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On February 3, 2021, the Fourth Circuit Court of Appeal affirmed a trial court’s ruling that granted a summary judgment motion finding plaintiffs failed to submit specific evidence of asbestos exposure necessary to create a genuine issue of material fact. Steib v. Lamorak Ins. Co., et al., 20-0424 (La. App. 4 Cir. 2/3/21). In 2018, Charles Steib (“Mr. Steib”) filed a petition for damages against approximately forty defendants, alleging that he contracted mesothelioma as a result of his exposure to asbestos-containing products during work he performed on various premises while employed by various employers across Louisiana as a pipefitter.  Particularly, Mr. Steib alleged he was exposed to asbestos while employed by Parsons Government Services, Inc. (“Parsons”) from 1975 through 1977 when he worked on the initial construction of Marathon Petroleum Company LP’s (“Marathon”) oil refinery in Garyville, Louisiana. Mr. Steib passed away just a few months after filing suit. His surviving spouse and three adult children (collectively the “Plaintiffs”) then substituted themselves as plaintiffs and asserted survival and wrongful death claims.

Following discovery, Parsons filed a motion for summary judgment premised on Plaintiffs’ inability to establish Mr. Steib was exposed to asbestos while working for Parsons at Marathon from 1975 to 1977.  Marathon later joined Parsons’s motion. Plaintiffs opposed the motion and submitted, in part, excerpts from the depositions of Mr. Steib’s co-workers and six individuals deposed in unrelated asbestos cases that Plaintiffs argued established Mr. Steib’s exposure. Following the hearing, the trial court granted summary judgment and dismissed both Parsons and Marathon. The trial court did not file a written judgment, instead it issued oral reasons in which it found there was a “dearth of evidence (sic) from anyone who can definitively place him working, you know, at the facility during that time window.” Plaintiffs appealed.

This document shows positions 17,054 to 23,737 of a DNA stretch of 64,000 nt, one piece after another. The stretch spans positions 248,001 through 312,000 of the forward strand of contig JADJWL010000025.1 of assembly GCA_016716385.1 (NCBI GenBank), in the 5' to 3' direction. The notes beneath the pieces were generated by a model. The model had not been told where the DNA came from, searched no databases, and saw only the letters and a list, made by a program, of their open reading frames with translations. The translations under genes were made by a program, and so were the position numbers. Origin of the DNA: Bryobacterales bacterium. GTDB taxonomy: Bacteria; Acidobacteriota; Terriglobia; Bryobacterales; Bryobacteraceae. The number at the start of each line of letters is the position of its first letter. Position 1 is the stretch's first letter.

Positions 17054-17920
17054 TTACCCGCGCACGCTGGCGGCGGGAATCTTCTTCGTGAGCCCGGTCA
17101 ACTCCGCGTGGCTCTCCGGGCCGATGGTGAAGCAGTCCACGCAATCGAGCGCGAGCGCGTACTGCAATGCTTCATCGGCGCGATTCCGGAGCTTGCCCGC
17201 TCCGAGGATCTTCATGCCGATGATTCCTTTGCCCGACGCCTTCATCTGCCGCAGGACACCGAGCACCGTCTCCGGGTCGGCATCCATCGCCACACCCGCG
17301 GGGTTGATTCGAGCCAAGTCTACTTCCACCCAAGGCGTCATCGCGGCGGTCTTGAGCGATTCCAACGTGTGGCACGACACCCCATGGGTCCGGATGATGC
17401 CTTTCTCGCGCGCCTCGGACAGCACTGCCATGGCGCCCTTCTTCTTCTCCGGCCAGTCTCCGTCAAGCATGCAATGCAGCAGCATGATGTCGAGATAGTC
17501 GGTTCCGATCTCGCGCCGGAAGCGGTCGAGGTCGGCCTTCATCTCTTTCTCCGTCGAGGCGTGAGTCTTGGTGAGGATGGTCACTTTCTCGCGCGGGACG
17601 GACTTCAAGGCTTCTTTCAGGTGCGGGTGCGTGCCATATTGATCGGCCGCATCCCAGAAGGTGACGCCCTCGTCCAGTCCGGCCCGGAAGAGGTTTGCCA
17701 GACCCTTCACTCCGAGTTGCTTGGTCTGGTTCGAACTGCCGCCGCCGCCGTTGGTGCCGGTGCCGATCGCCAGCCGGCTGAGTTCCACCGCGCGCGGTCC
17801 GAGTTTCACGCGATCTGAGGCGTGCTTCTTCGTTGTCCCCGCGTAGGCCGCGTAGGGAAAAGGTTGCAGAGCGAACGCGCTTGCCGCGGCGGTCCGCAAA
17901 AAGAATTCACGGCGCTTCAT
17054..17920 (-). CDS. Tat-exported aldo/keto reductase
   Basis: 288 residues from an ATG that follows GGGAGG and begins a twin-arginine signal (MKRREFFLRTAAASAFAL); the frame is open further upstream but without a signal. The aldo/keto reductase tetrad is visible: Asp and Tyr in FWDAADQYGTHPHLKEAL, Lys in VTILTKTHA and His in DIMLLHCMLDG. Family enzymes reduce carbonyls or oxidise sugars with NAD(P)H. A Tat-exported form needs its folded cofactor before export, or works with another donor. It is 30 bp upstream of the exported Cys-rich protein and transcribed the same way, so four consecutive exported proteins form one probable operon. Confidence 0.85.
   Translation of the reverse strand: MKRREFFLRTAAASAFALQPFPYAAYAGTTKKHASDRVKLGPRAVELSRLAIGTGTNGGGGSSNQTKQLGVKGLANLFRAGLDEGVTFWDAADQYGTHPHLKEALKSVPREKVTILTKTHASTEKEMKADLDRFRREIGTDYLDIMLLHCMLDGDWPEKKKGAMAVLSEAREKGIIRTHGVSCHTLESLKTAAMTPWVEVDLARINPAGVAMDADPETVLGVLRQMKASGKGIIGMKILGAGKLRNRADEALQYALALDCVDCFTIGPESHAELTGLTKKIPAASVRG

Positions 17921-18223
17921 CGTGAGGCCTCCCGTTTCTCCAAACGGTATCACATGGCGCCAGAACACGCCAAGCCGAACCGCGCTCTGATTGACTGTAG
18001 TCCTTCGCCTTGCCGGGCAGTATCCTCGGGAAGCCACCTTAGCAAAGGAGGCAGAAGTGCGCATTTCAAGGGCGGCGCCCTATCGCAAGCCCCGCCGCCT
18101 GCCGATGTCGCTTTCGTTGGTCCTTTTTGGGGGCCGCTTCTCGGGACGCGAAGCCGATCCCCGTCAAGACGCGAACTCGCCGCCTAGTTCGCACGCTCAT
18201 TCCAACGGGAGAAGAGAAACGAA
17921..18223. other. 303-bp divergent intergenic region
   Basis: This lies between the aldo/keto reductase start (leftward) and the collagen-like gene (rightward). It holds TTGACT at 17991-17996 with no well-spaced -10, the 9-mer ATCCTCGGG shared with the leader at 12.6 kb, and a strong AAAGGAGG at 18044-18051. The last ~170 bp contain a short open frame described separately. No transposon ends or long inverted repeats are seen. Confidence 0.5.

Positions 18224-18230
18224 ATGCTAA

On appeal, Plaintiffs argued that the trial court erred in granting summary judgment given the substantial evidence they submitted establishing Mr. Steib’s exposure.[1]  Plaintiffs argued they introduced sufficient evidence that reflected asbestos-containing materials were used during Parsons’s initial construction of the Marathon refinery. Thus, Plaintiffs claimed that since Mr. Steib worked for Parsons on the Marathon refinery construction, this evidence established Mr. Steib was exposed to asbestos.  The Court rejected this argument, stating that even if the Marathon refinery was constructed with some asbestos-containing materials, “evidence of the mere physical presence of asbestos-containing materials at a particular job site in insufficient to defeat an employer’s or premises owner’s summary judgment motion.” Id. at 12. “Simply establishing that asbestos-containing materials were present at some time in some place in Marathon’s refinery is insufficient.” Id. at 13. In order to defeat the defendants’ motion, Plaintiffs “must submit specific evidence showing potential exposure to asbestos-containing materials for which the defendant is responsible.” Id. at 12 (emphasis added). In other words, Plaintiffs were required to present some evidence linking the presence of asbestos-containing materials with the work that Mr. Steib performed for Parsons at Marathon from 1975 to 1977. Such evidence, both sides agreed, could come only from the depositions of Mr. Steib’s former co-workers. The Court of Appeal addressed each co-worker’s testimony separately and ultimately found Plaintiffs could not establish causation.  In short, the Court found that the co-workers lacked personal knowledge of Mr. Steib’s work, offered speculative testimony, failed to provide specific recollections of exposure, or presented such inconsistences that did not create triable issue of fact.

Because Plaintiffs could not present any specific evidence linking the presence of asbestos-containing materials to Mr. Steib’s work, the Court ruled the trial court did not err in granting the summary judgment motion and dismissing Parsons and Marathon.  The opinion reaffirms a plaintiff’s need for specific testimony in order to establish issues of fact necessary to defeat a motion for summary judgment in an asbestos exposure case.

[1] Plaintiffs challenged the trial court’s judgment on both procedural and substantive grounds. This article addresses Plaintiffs’ substantive arguments.

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